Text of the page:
“The plot of Right Now, Wrong Then is formed by a minimal situation upon which a delay and a set of variations of brief scenes are established. Hong’s narrative method lies in delaying the initial premise that would normally be immediately developed by other filmmakers in order to reach a satisfactory resolution. Rather, Hong’s minor-key story is structured in a way that never fully closes what it started; when the main characters have left the screen, the film may be finished, but the ending remains open to all possible universes. In Right Now, Wrong Then this entails the premature arrival in Suwon of, yes, a filmmaker, Ham Chumsu (Jeong Jae-yeong), to present his latest film at a festival and deliver a talk. Because he’s arrived a day early by mistake and has free time, Chumsu decides to visit a temple where he meets Yoon Heejun (Kim Min-hee) – a beautiful, wistful young woman who aspires to become a painter – in the room of the temple devoted to receiving blessings. After a chat in the temple they leave together to have a coffee and then go visit her atelier; later on, they dine and drink together, then pay a visit to some of her friends. Finally, Chumsu walks Heejun home, where she still lives with her mother. Next day, he presents his film, and has a particularly rancorous exchange with the moderator of his Q and A. That’s all. [...] “Beautiful shots such as these are speckled throughout the film without being over-stressed – they are there for those who look carefully – and taken as a whole these represent a truly astonishing visual regime that traps in its spell those viewers who are open to it. It wouldn’t be such a bad thing to stay and live inside of Right Now, Wrong Then. This is a kind and beautiful film. And those are in short supply.”
Francisco Ferreira and Julien Gester: We know that Right Now, Wrong Then is the title of your movie from the festival program, but in the opening credits, before we know this film will have two parts, we see it’s called Right Then, Wrong Now. One might think that you’d changed the title at the last minute before the world premiere. This leads us to something which is not new in your films but was never so clear as in this one: the notion of déjà vu, something that is not conscious in real life but that cinema can reproduce as a construction.
Hong Sang-soo: We could say that, yes. I didn’t think about déjà vu as the basis of my formal structure and yet… Well, in the second part, the character of the director doesn’t know the girl he meets. We cannot say that she reminds him of someone or something from his past. But the audience knows him and knows her when the second part begins. But I did give Jeong Jae-yeong the instruction to act as if he had an immediate, strange connection with her, a strong sympathy – to feel like you know her, but you can’t explain why. In this sense, talking about déjà vu makes sense.
As you explained in the press conference, you shot the first part, edited it and then showed it to the actors, so the actors were aware of how the situation was structured, even if their characters in the second part are not. Perhaps because of this, in the second part one could say that there is some kind of moral improvement, even an elevation, in the way they relate to each other. But maybe déjà vu is actually what makes certain that everything doesn’t go perfectly the second time around, because it’s a troubling feeling.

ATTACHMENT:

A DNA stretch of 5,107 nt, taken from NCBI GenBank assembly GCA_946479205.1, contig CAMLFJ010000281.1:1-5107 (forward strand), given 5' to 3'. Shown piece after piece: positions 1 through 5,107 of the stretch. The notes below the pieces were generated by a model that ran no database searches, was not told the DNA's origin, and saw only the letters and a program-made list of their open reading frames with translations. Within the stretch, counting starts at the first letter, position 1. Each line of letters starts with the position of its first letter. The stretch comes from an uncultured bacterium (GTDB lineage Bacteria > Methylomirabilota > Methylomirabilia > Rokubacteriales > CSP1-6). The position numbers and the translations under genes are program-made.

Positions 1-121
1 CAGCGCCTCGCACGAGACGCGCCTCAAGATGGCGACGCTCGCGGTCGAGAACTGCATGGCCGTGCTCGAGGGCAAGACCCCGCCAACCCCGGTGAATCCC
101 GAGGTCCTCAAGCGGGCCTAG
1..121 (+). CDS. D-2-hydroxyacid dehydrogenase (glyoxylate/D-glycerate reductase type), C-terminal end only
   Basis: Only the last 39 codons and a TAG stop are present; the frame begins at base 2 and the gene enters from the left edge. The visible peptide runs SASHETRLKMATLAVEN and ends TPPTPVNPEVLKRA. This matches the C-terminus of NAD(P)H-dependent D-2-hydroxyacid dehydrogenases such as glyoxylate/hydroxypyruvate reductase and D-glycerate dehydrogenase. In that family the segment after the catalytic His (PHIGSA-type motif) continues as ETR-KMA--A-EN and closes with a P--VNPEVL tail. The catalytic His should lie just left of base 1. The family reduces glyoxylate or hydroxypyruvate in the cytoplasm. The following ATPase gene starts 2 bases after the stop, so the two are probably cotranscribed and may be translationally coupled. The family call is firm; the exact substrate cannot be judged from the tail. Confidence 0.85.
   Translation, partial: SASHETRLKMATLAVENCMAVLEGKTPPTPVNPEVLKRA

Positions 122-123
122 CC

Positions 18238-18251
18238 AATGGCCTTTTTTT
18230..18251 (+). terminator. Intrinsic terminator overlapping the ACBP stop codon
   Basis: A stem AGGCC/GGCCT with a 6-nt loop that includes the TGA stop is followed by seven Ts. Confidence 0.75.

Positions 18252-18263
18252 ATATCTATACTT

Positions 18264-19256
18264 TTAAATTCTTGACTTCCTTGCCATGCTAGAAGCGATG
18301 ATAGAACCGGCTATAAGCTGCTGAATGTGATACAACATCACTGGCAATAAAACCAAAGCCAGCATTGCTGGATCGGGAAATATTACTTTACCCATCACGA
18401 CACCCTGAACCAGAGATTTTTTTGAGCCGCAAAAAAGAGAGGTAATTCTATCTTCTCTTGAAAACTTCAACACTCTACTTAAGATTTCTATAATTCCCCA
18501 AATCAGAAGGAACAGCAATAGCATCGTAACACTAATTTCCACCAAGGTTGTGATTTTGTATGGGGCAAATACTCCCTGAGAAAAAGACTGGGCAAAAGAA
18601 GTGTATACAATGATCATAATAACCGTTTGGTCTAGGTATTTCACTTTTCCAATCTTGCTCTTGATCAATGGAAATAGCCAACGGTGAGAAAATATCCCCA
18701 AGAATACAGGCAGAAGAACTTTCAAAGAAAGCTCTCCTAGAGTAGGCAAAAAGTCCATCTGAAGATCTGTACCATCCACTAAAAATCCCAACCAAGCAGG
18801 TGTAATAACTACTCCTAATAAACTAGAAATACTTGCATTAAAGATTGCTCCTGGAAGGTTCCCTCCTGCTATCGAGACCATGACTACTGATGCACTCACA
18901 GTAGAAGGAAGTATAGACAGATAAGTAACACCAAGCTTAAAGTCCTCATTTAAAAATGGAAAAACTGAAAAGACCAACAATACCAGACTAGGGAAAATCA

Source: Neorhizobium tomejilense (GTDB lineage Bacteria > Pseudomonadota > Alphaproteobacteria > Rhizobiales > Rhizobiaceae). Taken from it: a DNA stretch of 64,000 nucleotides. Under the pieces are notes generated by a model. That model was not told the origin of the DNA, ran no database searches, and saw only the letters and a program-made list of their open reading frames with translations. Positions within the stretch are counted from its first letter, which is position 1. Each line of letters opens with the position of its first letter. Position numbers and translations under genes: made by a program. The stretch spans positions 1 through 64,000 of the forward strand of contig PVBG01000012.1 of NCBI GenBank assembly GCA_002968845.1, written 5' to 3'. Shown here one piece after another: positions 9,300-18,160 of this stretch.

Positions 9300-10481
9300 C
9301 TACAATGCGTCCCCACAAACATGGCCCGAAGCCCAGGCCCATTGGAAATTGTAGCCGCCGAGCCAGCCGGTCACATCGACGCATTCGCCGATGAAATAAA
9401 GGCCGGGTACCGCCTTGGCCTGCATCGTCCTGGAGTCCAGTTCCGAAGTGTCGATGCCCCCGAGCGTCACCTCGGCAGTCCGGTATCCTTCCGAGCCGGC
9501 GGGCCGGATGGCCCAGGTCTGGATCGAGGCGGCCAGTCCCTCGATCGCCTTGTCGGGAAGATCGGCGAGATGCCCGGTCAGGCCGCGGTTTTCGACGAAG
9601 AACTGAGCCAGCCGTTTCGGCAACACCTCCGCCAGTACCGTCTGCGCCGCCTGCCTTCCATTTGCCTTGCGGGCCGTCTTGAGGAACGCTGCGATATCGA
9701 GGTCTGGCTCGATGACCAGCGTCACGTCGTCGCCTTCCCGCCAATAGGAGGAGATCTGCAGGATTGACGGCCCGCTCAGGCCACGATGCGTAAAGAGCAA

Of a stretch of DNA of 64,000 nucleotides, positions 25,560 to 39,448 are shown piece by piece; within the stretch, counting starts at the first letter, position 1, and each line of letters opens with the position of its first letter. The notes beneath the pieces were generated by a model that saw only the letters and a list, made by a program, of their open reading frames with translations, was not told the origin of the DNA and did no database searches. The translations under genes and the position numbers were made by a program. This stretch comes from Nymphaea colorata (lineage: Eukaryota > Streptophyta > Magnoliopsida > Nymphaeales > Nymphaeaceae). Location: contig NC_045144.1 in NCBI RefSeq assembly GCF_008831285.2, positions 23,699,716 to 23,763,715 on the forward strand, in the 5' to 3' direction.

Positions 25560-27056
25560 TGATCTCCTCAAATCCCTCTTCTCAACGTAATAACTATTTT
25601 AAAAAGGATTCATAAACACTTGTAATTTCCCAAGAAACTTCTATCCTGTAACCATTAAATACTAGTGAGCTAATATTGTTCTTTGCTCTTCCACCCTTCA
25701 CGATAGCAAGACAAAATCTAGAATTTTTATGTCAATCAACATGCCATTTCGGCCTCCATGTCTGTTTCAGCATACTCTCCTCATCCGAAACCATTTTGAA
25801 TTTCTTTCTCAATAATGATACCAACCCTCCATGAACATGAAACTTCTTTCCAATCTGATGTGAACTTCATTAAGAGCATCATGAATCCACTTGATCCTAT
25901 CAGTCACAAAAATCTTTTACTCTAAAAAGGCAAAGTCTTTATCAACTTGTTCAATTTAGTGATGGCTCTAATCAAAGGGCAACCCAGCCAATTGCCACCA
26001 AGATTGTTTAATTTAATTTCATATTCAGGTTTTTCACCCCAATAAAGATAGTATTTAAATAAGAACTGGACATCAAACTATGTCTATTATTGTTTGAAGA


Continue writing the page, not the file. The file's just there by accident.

In comparing these two parts, if I can call them parts, some elements can be well connected and make the audience feel that they can explain the difference between the two in terms of morals and attitudes. But some elements are not meant to be like that, and the two worlds are meant to be quite independent. If one is able to offer a clear explanation about the relationship between the two parts, then that can be a pleasant thing. But that encloses everything… You know what I mean? This way we can proceed with some pleasure of making sense, but still feel that the two parts are quite independent. Not one moralistic message. Let me make a drawing…
Just look at these two circles in the drawing as two independent worlds. If you believe there’s a clear reason for these two worlds to exist, once you find a clear meaning between them, then these worlds themselves disappear. Once we make clear sense out of these two worlds, they are just used up. It happens that it’s not easy to give them a clear meaning. So all the questions are kept alive if there’s an infinite possibility of worlds. It’s like a permanent reverberation.
Even though the two parts are parallel worlds, still, continuity is important in the film, the fact that the second part comes after the first one. If you were doing videos for an art gallery, you could show both parts on two screens at the same time, and things would happen in a parallel way.
Even if you put it together like that, you have to see something first, then something next. You can’t avoid the time frame. What’s important is what you think over the course of the experience of going through that time frame.
Francisco Ferreira and Julien Gester in conversation with Hong Sang-soo2
- 1. Roger Koza, “Infinite Worlds Possible,” Cinema Scope 64 (2015).
- 2. Francisco Ferreira and Julien Gester, “Infinite Worlds Possible,” Cinema Scope 64 (2015).